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The target planet glowed blue and white on the display, just like their home world once had. But Mirda now was swathed in the ashes of too much industrial development, for too many years, and crowded with too many people. Talik remembered that dull grey pearl, and promised himself once more that this time they would not make the same mistakes. This world, Regon III in the catalogue, would provide a beautiful new home for the millions of hopeful colonists they carried in their gene banks.

The ship had been following the plotted orbital insertion track under autopilot, but now a computer squawked for attention and another display shifted: they were in orbit, and the targeting parameters were being calculated.

"Orbital insertion complete, Commander," Talik reported, "on track."

Commander Mondar emitted acknowledgement.

Talik noted that the indigenes were attempting communication through their primitive technology, but ignored it. There was no point in getting friendly with unevolved creatures when one was about to put them out of their misery.

Jake Ferrer looked up at the blue sky in bemusement. It was snowing. Or it seemed to be, if that wasn't impossible. He was an oilman working a project in Venezuela, it was right after lunch, and they were practically on the equator. Snow? Nevertheless, the sky was full of tiny white flakes drifting randomly down. He knew snow; he was from Montana, how not? He looked doubtfully at the humidity-beaded Millers he'd just taken from the cooler, shrugged and took a swallow as he looked up again. A flake landed on his sweaty forearm, and he shook his head. Volcanic ash, maybe? It wasn't snow, although in the sky it looked awfully like it. Even as he watched, the tiny bit of fluff seemed to melt into a silvery spot of moisture, and then it was gone. He blinked. He could have sworn that instead of evaporating in the heat, it had sunk into his skin. People in the street below his balcony were looking up and questioning one another in amazement.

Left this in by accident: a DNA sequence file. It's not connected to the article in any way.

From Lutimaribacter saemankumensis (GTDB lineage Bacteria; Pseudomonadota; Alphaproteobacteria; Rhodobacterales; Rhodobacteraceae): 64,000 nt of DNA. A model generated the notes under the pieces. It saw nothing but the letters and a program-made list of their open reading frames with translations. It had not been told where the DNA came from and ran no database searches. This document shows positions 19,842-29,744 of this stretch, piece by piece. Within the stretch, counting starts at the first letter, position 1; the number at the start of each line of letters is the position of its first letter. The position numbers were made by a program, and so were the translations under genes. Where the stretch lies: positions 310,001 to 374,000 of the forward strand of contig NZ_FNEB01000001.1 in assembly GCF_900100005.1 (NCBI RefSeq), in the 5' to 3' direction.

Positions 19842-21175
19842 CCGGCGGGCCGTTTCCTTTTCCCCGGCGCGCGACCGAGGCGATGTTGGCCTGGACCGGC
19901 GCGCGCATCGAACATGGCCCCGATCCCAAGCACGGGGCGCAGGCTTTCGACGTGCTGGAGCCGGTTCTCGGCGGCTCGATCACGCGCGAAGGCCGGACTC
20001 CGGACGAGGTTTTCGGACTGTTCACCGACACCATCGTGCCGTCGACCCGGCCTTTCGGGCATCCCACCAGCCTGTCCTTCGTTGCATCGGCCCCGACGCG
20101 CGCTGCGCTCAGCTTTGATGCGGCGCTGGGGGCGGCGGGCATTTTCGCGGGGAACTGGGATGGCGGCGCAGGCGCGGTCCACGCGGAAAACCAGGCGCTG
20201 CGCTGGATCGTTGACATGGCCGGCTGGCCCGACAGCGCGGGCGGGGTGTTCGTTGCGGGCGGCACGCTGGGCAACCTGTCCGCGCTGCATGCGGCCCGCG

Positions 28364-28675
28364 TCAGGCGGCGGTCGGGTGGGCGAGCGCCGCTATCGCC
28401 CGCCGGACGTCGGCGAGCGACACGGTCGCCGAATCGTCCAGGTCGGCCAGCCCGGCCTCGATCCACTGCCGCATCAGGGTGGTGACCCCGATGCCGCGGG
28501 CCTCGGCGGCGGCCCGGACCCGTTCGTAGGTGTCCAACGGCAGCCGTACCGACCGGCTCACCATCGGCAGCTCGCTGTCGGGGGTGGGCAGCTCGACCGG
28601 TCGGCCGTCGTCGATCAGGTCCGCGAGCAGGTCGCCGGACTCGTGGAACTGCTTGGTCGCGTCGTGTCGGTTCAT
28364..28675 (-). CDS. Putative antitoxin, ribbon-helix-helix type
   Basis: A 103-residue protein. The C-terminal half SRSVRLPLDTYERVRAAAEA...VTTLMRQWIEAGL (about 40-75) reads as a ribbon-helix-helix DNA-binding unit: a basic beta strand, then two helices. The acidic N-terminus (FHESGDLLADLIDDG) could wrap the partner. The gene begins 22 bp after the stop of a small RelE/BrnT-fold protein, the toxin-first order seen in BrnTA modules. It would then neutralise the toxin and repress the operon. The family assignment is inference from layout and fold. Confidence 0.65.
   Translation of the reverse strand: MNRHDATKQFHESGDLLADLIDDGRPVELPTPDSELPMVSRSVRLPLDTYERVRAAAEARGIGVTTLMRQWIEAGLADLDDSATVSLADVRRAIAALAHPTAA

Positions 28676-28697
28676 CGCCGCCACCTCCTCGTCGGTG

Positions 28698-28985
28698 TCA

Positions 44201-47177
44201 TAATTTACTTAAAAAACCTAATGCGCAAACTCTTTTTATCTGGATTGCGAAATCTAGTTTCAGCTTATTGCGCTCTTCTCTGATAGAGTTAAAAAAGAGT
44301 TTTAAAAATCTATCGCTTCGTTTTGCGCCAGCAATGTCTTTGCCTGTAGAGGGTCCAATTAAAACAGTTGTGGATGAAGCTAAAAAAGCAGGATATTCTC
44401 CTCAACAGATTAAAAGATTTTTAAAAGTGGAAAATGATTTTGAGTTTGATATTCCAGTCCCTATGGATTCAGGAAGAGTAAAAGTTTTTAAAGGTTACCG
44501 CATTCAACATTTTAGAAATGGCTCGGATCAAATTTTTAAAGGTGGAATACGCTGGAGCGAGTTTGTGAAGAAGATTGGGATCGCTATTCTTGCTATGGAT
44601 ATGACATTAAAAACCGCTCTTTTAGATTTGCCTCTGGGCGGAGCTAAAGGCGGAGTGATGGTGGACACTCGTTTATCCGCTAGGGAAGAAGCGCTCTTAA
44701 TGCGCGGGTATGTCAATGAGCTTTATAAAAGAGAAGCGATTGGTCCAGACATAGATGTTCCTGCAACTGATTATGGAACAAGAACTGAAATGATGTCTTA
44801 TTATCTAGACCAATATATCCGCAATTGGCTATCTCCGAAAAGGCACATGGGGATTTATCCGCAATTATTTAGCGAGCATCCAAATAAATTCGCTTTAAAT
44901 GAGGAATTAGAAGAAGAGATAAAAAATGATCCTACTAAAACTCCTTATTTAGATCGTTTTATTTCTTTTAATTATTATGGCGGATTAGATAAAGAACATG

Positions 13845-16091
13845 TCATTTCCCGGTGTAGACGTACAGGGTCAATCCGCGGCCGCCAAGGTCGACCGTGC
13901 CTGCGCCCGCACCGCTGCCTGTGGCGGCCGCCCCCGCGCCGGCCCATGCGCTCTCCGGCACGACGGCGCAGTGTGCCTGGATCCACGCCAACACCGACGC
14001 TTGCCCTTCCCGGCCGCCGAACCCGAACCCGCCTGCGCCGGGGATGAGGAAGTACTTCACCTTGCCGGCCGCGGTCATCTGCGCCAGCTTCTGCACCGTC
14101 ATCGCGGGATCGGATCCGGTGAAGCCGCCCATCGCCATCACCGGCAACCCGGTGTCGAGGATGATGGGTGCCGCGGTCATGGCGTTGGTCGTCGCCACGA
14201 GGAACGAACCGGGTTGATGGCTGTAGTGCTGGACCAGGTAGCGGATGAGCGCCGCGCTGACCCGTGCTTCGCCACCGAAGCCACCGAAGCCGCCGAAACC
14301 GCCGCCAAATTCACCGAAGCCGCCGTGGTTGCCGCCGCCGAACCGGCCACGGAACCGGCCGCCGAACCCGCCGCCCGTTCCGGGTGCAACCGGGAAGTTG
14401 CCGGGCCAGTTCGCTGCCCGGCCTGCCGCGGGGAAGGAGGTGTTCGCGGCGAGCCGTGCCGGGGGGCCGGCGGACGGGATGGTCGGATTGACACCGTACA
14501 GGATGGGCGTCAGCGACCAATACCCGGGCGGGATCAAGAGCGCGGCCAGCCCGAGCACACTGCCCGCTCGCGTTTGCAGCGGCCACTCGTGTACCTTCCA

Jake smiled his amusement at the general confusion. Another fluffy flake landed on his beer hand, and another on the back of his neck. His smile faded as he felt a tingling in his forearm just where the first flake had landed, a tingling which rapidly grew to pain. It felt like someone was cutting through his flesh with a serrated blade. He grimaced, and then groaned through his teeth as the agony spread rapidly through his whole arm, and itching began in his hand and neck. The beer dropped forgotten from his hand and his eyes bulged as he watched something mouse-sized crawl out of his arm. It looked angular, machine-like rather than organic, he thought frantically. Even as the thing fell to the balcony floor and scuttled into the motel room another emerged, and another. Screaming rose from the street below. Jake's final thought was the realization that he was being eaten alive.

In the hotel room the first machine had encountered a cockroach under the bed, and assimilated it. A gecko was the next victim, at which point the machine had enough resources, and information, to spawn the next generation of units. It spat out a succession of a dozen or so smaller versions of itself, these the size of a house fly, and then consumed its own substance to convert itself to several dozen more of the same.

All over the city, and in fact simultaneously over the whole surface of the planet, similar scenes were taking place.

The colony ship had seeded the entire atmosphere with nanobots, molecular-scale robots. These had used the elements in the atmosphere to build themselves into their programmed 'snowflake' form, and then to multiply their numbers so that by the time they fell to the biosphere their density was that of a blizzard. The programming allowed for the evolution of more than four dozen types of purification nanobots, including one which would have been as big as a bear, if it had been necessary. The nanobots transformed into whatever forms were best suited to the task at hand.

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